One club which could suffer more than most is Belvedere Boys, the north inner-city club which produced great servants of the FAI like schoolboy manager Vinny Butler, the late legendary youth coach Noel O'Reilly and international midfielder Wes Hoolahan (left). Unable to purchase a ground of their own, their biggest expenditure is on renting good facilities five nights a week for their 17 teams. Up to now, most of their funds have come from compensation for players signed by British clubs.

"With that source drying up, we will have to revise our thinking about hiring good facilities," Butler explained. "It's a worry, and other clubs have similar difficulties, having gone into debt to develop good facilities on the basis of an income stream that is now no longer there."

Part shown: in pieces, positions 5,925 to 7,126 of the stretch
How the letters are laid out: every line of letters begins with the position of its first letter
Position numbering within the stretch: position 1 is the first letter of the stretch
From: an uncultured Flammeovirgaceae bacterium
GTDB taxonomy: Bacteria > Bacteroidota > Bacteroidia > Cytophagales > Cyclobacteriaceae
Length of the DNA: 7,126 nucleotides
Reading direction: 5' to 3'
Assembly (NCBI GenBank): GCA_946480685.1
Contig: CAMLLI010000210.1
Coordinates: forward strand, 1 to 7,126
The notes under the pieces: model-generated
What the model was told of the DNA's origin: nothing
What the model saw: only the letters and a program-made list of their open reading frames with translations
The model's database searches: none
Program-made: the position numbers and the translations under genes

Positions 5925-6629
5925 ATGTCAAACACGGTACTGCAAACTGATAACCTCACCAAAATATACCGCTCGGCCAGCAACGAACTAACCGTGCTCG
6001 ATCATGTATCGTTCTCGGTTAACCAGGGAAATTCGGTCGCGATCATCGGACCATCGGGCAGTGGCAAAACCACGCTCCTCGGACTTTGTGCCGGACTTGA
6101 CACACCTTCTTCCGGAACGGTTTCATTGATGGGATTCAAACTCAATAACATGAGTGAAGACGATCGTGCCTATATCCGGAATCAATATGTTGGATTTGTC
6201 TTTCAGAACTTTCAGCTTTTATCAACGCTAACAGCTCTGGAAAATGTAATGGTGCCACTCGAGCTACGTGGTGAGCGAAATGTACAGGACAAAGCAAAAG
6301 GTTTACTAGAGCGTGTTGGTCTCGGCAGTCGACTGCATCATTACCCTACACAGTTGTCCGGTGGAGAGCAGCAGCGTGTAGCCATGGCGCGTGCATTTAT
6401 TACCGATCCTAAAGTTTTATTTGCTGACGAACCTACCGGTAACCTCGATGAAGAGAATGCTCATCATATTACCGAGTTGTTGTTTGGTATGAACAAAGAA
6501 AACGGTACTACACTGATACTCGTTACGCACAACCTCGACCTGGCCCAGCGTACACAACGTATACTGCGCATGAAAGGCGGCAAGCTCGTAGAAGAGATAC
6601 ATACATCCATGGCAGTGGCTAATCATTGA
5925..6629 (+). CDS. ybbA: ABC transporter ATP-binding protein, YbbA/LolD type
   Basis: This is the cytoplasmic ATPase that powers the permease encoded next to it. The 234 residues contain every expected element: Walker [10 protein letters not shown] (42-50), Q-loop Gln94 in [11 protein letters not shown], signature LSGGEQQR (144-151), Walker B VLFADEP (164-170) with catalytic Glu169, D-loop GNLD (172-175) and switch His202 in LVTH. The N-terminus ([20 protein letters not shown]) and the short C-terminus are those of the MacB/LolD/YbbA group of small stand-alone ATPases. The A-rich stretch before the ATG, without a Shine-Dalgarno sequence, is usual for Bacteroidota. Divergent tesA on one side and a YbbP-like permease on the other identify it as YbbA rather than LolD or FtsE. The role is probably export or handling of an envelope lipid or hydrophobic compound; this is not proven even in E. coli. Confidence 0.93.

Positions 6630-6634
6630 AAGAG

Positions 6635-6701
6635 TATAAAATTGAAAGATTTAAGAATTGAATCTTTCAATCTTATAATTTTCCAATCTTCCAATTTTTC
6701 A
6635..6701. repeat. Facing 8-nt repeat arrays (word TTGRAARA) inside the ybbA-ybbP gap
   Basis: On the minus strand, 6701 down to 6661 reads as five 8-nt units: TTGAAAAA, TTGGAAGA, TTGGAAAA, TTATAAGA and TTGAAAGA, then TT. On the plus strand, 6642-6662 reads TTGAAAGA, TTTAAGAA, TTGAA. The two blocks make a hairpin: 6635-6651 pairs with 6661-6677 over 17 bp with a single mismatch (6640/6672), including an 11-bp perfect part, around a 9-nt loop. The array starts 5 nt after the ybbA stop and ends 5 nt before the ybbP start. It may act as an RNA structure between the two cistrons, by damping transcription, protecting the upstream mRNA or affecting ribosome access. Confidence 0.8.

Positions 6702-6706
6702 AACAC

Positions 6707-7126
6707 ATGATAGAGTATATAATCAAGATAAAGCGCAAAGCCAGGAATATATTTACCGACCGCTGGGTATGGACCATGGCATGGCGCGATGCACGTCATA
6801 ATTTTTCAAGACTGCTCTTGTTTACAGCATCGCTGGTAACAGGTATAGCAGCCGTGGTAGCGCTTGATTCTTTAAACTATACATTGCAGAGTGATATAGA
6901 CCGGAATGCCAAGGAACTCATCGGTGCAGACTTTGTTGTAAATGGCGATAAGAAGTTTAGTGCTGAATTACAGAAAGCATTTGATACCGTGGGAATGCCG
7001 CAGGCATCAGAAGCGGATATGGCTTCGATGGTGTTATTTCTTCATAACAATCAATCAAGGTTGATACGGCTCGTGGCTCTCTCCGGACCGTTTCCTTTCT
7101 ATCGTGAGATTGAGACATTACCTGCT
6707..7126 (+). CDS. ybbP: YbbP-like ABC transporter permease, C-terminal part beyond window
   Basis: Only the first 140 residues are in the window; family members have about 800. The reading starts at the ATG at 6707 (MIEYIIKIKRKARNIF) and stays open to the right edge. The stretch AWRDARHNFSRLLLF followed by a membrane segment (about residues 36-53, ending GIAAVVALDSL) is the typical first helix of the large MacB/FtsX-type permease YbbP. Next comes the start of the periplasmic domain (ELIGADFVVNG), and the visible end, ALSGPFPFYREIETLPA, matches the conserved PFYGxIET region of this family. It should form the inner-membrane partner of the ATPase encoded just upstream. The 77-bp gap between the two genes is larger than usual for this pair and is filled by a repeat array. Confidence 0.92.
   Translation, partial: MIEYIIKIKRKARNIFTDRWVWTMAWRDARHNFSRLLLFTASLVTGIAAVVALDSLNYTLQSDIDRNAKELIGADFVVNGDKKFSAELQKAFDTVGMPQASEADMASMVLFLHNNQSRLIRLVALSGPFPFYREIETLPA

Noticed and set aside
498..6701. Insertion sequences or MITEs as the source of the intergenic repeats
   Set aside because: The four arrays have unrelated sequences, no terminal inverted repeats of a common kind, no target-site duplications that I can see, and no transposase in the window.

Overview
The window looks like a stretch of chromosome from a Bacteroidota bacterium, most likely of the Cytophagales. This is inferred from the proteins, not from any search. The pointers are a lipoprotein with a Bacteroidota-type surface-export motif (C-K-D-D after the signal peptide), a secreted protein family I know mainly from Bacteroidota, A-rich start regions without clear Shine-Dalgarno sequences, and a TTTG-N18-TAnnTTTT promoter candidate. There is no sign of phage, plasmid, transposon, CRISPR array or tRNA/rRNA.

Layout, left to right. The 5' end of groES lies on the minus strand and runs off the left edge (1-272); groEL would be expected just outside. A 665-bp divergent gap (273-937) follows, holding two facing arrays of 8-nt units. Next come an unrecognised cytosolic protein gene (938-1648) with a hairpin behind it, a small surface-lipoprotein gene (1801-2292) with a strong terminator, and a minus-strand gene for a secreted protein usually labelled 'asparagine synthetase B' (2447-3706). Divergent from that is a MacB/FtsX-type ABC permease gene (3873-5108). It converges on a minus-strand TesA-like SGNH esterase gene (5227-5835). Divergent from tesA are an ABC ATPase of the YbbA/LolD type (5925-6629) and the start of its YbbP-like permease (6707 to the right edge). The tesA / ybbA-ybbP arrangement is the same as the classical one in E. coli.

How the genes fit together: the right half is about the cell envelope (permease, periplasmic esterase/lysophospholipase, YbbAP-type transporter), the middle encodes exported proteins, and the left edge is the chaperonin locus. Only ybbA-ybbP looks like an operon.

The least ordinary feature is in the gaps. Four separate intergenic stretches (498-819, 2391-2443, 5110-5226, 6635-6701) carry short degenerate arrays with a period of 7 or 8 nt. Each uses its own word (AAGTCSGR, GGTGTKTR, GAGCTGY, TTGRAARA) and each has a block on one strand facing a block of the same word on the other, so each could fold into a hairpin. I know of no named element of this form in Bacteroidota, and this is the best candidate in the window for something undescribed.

Belvedere, because they have no ground of their own, are not eligible for grants and can't borrow money as they prudently refuse to go into debt. With their best players going to St Patrick's Athletic, it is Pat's who will benefit from compensation if they are transferred to a British club. Like Crumlin United, who are also linked with Pat's, Belvedere have a compensation deal with the Inchicore club, but it will only return a fraction of what was received in the past.

"We have been dumped out of elite football by the FAI, without as much as a thank you," said Butler, "but we intend fighting on and we feel that 15s should be the youngest National League team, not 13s."